Feeds

Appeal against ISP snooping goes to Washington

'FCC went too far', coalition says

Boost IT visibility and business value

A group of technology companies and civil liberties groups will continue to challenge a law requiring ISPs to allow eavesdropping of customers by security agencies.

The US Government is trying to force ISPs to re-configure their systems to allow agencies to snoop on email and internet traffic. The relevant laws demand that phone providers allow such eavesdropping on voice calls, but the government and the companies dispute whether or not it allows the same actions with regard to data.

On 9 June a federal appeals court in the US ruled by two votes to one that companies would have to change their systems. That decision will now be appealed to the Court of Appeals in Washington, DC.

The coalition of groups mounting the appeal includes the Electronic Frontier Foundation (EFF), the Electronic Privacy Information Centre, Pulver.com, Sun Microsystems, and the National Association of College and University Business Officials.

Those organisations argue that the current systems have never blocked law enforcement agencies finding out information that they have needed in the past. "As far as the record on appeal reveals, 100 per cent of attempted interceptions of internet communications to date have been successful," says their brief in the case.

The coalition of groups opposes amendments to the Communications Assistance for Law Enforcement Act (CALEA) being proposed by the US communications regulator the Federal Communications Commission (FCC). They argue that the FCC went too far when it framed the requirements for ISPs and argue that the FCC is demanding changes that are outside of its legal scope.

"CALEA requires telecommunications common carriers to build certain capabilities into their networks to facilitate wiretaps, but expressly excludes providers of information services," argues the coalition's brief.

The legal basis for internet wiretaps is currently in place, but the FCC is trying to standardise the methodology used, causing privacy concerns for those opposing it, as well as economic concerns about the cost of rewiring systems.

"It is crucial to remember that the issue here is not whether law enforcement can tap new technologies like VoIP, but whether they can tap it easily," said a statement from the EFF.

"Existing laws already permit law enforcement to place internet users under surveillance, regardless of what programs or protocols they are using to communicate. Industry already cooperates with law enforcement to give it all the information requested, and this will continue to happen with or without a new FCC rule interpreting CALEA."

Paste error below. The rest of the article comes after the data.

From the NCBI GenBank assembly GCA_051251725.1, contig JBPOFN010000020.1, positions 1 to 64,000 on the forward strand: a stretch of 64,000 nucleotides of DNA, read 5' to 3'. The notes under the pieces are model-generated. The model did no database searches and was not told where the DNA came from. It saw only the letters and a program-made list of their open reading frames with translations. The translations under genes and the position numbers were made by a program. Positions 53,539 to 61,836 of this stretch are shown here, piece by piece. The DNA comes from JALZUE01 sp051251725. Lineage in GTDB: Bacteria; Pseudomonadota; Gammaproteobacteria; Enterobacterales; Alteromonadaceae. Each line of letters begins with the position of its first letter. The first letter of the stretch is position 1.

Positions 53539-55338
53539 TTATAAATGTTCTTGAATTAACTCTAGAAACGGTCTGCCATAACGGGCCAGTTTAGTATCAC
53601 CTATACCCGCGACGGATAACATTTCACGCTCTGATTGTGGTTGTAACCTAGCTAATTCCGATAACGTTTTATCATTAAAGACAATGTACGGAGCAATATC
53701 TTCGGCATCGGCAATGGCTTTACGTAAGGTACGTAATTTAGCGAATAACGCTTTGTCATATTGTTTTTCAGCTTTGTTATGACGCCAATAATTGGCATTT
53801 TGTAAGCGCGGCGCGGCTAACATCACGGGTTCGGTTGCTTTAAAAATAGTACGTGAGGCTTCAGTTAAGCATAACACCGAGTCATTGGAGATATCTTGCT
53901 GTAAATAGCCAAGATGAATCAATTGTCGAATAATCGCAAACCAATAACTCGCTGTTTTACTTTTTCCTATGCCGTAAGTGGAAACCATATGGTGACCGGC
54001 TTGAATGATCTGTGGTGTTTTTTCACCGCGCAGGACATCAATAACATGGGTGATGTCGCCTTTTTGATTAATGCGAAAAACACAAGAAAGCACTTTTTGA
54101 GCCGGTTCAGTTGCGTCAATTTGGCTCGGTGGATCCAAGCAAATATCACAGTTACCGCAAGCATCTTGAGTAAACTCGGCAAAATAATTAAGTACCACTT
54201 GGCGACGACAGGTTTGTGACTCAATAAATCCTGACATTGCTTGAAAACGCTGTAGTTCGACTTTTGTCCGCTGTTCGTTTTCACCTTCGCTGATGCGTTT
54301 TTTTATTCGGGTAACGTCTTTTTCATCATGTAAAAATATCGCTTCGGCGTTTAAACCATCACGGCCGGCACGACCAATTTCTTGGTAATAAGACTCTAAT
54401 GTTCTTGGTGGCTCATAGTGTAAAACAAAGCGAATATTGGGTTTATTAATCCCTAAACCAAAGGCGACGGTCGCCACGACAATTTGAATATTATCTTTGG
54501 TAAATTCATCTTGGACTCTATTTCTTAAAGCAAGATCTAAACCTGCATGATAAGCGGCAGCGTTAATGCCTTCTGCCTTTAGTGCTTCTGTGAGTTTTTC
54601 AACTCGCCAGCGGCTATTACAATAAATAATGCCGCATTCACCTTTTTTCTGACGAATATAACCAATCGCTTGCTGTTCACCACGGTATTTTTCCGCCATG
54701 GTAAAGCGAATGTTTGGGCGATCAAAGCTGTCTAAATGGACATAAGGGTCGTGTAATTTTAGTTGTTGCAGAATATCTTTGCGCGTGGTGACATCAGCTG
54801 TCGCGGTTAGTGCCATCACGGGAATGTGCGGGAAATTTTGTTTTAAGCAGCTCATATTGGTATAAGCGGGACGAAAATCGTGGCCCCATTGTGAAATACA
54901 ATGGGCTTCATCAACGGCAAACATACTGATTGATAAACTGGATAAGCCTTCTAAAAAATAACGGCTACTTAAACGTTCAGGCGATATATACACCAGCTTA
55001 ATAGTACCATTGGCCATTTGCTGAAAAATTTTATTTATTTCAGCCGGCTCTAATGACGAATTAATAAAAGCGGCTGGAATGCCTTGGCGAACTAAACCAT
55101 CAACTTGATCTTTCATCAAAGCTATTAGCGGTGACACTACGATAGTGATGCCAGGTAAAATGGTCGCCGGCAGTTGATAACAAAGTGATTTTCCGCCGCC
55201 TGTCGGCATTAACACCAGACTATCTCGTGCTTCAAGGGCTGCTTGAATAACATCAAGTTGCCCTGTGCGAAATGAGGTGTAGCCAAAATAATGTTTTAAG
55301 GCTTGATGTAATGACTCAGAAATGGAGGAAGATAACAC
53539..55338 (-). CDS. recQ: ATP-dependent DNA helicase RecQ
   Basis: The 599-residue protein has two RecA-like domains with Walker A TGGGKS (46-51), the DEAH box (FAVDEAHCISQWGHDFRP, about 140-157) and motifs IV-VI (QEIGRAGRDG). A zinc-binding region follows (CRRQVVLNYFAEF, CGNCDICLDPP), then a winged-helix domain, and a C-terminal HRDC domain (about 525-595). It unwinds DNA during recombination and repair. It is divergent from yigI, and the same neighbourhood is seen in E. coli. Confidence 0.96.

The one dissenting judge who ruled in favour of the objections in June, Harry Edwards, called the FCC's evidence in that case "gobbledygook" and "nonsense".

Copyright © 2006, OUT-LAW.com

OUT-LAW.COM is part of international law firm Pinsent Masons.

Next gen security for virtualised datacentres

More from The Register

next story
No, thank you. I will not code for the Caliphate
Some assignments, even the Bongster decline must
Fast And Furious 6 cammer thrown in slammer for nearly three years
Man jailed for dodgy cinema recording of Hollywood movie
Caught red-handed: UK cops, PCSOs, specials behaving badly… on social media
No Mr Fuzz, don't ask a crime victim to be your pal on Facebook
Barnes & Noble: Swallow a Samsung Nook tablet, please ... pretty please
Novelslab finally on sale with ($199 - $20) price tag
Ballmer leaves Microsoft board to spend more time with his b-balls
From Clippy to Clippers: Hi, I see you're running an NBA team now ...
6 Obvious Reasons Why Facebook Will Ban This Article (Thank God)
Clampdown on clickbait ... and El Reg is OK with this
Video of US journalist 'beheading' pulled from social media
Yanked footage featured British-accented attacker and US journo James Foley
Assange™: Hey world, I'M STILL HERE, ignore that Snowden guy
Press conference: ME ME ME ME ME ME ME (cont'd pg 94)
prev story

Whitepapers

Implementing global e-invoicing with guaranteed legal certainty
Explaining the role local tax compliance plays in successful supply chain management and e-business and how leading global brands are addressing this.
5 things you didn’t know about cloud backup
IT departments are embracing cloud backup, but there’s a lot you need to know before choosing a service provider. Learn all the critical things you need to know.
Why and how to choose the right cloud vendor
The benefits of cloud-based storage in your processes. Eliminate onsite, disk-based backup and archiving in favor of cloud-based data protection.
Top 8 considerations to enable and simplify mobility
In this whitepaper learn how to successfully add mobile capabilities simply and cost effectively.
High Performance for All
While HPC is not new, it has traditionally been seen as a specialist area – is it now geared up to meet more mainstream requirements?